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Keywords:

  • calcitonin;
  • CGRP;
  • adrenomedullin;
  • intermedin;
  • amylin;
  • calcitonin receptor-like receptor;
  • RAMP;
  • receptor activity-modifying protein;
  • hypotension;
  • prolactin

Abstract

  1. Top of page
  2. Abstract
  3. Introduction
  4. Distribution of AM2/IMD
  5. The sequence of AM2/IMD and its nomenclature
  6. Known receptors for the CGRP/CT family of peptides
  7. AM2/IMD antagonists
  8. The actions of AM2/IMD in mammals
  9. The pharmacology of AM2/IMD on molecularly defined receptors
  10. The receptor pharmacology of AM2/IMD in native cells and tissues
  11. Signalling pathways
  12. Conclusion: the nature of the receptors for AM2/IMD
  13. Acknowledgements
  14. Conflicts of interest
  15. References

Adrenomedullin 2 (AM2) or intermedin is a member of the calcitonin gene-related peptide (CGRP)/calcitonin family of peptides and was discovered in 2004. Unlike other members of this family, no unique receptor has yet been identified for it. It is extensively distributed throughout the body. It causes hypotension when given peripherally, but when given into the CNS, it increases blood pressure and causes sympathetic activation. It also increases prolactin release, is anti-diuretic and natriuretic and reduces food intake. Whilst its effects resemble those of AM, it is frequently more potent. Some characterization of AM2 has been done on molecularly defined receptors; the existing data suggest that it preferentially activates the AM2 receptor formed from calcitonin receptor-like receptor and receptor activity modifying protein 3. On this complex, its potency is generally equivalent to that of AM. There is no known receptor-activity where it is more potent than AM. In tissues and in animals it is frequently antagonised by CGRP and AM antagonists; however, situations exist in which an AM2 response is maintained even in the presence of supramaximal concentrations of these antagonists. Thus, there is a partial mismatch between the pharmacology seen in tissues and that on cloned receptors. The only AM2 antagonists are peptide fragments, and these have limited selectivity. It remains unclear as to whether novel AM2 receptors exist or whether the mismatch in pharmacology can be explained by factors such as metabolism.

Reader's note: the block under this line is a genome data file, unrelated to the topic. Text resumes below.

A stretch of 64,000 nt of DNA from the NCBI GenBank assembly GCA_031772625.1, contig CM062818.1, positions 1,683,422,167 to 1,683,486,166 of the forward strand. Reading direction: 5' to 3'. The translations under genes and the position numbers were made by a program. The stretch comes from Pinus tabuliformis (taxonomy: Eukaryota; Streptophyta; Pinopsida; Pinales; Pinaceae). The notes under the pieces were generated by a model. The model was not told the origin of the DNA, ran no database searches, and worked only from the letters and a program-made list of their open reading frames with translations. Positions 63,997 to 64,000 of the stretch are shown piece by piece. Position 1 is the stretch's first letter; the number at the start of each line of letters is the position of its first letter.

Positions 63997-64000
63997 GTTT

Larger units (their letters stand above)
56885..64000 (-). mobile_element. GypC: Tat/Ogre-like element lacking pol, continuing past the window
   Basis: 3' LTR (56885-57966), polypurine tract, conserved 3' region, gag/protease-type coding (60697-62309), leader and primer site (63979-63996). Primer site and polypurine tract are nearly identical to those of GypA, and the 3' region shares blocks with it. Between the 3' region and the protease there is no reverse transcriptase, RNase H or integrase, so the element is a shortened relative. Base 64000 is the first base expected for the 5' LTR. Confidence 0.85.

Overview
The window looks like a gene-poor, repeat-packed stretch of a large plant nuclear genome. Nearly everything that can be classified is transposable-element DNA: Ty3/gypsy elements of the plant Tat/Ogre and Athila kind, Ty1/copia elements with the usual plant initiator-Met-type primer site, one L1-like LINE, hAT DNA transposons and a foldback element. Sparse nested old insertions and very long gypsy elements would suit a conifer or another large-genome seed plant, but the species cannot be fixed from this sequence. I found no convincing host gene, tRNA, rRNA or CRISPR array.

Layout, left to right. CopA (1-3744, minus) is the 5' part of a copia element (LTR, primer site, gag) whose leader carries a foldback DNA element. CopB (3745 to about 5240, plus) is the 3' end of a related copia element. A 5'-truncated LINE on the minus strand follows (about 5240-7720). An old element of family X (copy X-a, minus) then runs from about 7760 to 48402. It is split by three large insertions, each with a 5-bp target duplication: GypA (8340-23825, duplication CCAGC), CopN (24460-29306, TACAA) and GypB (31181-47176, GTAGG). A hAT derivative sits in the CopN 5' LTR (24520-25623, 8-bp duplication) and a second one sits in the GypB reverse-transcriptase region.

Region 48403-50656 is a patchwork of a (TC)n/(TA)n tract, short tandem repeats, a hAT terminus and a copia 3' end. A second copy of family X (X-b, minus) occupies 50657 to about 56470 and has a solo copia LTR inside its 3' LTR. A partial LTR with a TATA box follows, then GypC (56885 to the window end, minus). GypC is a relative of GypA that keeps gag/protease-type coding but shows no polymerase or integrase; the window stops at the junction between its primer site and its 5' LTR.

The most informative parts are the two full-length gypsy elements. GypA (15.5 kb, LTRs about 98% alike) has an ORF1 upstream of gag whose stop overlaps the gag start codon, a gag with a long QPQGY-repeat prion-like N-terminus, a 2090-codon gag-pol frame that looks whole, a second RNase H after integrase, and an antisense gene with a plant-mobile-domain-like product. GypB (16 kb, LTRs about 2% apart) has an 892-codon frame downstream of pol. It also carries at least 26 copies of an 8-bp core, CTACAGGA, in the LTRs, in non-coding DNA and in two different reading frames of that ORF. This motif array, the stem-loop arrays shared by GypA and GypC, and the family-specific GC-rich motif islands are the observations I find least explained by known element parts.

LINKED ARTICLES This article is part of a themed section on Secretin Family (Class B) G Protein-Coupled Receptors. To view the other articles in this section visit http://dx.doi.org/10.1111/bph.2012.166.issue-1


Abbreviations
AC187

acetyl-(Asn30,Tyr32)-calcitonin8-32

AM

adrenomedullin

BIBN4096BS 1-piperidinecarboxamide